Threshold Past and Present
In September 1981, twenty-one people gathered in Estes Park, Colorado in response to a letter sent by Threshold founder Josh Mailman. The letter was addressed to fifty individuals around the country who had both personal wealth and a commitment to decreasing ecological destruction and human suffering. With Josh’s letter came the idea of developing a public foundation and a supportive community with a basic founding principal: “Everything is alive, everything is inter-related, and all life is sacred.” Josh – in his twenties at the time and a recent inheritor of significant wealth – imagined periodic gatherings of friends who enjoyed being together, were interested in progressive social change, dared to speak openly about their money and privilege, and felt united by a core humanistic or spiritual belief in the inter-connectedness of all life.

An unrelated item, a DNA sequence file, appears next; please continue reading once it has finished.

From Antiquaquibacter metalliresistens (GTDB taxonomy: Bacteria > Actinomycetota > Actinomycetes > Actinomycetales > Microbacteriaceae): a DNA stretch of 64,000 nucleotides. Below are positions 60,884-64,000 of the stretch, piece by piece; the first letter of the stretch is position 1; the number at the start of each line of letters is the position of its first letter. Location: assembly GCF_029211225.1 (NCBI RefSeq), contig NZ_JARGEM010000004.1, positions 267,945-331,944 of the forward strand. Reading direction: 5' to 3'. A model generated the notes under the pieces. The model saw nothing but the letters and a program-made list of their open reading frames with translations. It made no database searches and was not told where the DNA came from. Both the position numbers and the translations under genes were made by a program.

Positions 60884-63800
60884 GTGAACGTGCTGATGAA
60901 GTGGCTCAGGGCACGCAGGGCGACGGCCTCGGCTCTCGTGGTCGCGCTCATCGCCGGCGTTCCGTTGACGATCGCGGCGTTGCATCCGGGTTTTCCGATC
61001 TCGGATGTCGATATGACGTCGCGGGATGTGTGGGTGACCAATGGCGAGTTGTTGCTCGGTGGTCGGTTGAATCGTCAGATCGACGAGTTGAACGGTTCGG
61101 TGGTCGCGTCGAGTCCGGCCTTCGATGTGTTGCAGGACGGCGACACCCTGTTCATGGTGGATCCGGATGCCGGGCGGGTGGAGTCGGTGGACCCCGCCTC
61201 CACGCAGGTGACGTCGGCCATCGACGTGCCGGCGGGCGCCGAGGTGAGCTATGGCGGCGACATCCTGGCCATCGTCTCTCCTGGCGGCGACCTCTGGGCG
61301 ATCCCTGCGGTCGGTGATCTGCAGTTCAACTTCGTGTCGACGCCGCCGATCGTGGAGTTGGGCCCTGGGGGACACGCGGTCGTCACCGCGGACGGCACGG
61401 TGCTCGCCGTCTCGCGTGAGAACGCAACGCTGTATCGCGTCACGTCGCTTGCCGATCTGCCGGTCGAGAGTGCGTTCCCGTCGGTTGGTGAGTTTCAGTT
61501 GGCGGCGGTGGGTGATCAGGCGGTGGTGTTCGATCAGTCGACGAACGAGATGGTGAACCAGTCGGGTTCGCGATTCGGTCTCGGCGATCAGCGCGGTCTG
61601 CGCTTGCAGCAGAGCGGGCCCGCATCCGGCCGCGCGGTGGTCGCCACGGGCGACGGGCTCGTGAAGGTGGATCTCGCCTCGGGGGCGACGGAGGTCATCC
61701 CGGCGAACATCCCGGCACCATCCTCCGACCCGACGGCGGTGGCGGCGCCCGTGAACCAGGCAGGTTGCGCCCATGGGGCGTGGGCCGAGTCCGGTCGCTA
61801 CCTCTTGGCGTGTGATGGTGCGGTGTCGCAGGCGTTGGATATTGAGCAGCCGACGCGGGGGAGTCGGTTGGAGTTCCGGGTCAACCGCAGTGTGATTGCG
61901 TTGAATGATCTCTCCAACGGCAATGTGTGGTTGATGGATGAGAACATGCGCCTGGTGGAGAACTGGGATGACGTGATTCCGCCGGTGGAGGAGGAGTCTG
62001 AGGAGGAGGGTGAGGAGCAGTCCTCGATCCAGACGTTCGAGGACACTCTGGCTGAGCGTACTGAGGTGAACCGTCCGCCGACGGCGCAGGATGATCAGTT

What began as a small group of wealthy activists engaging in an open inquiry about how best to be of service has evolved over the years into a fusion of philanthropic institute, community, and long-running mosaic of shared work and experience.
Threshold today has two integrally linked components: A network of nearly 300 individuals and a progressive grantmaking foundation. Threshold members can be found at the helm of many of the most important social change and environmental non-profits, socially responsible companies, progressive family foundations, and centers for spiritual and human potential study. For three decades, Threshold has served as a quiet catalyst for the social and environmental change movements, by seeding thousands of non-profits and by supporting the inception of many sister donor organizations and socially responsible business networks throughout the world.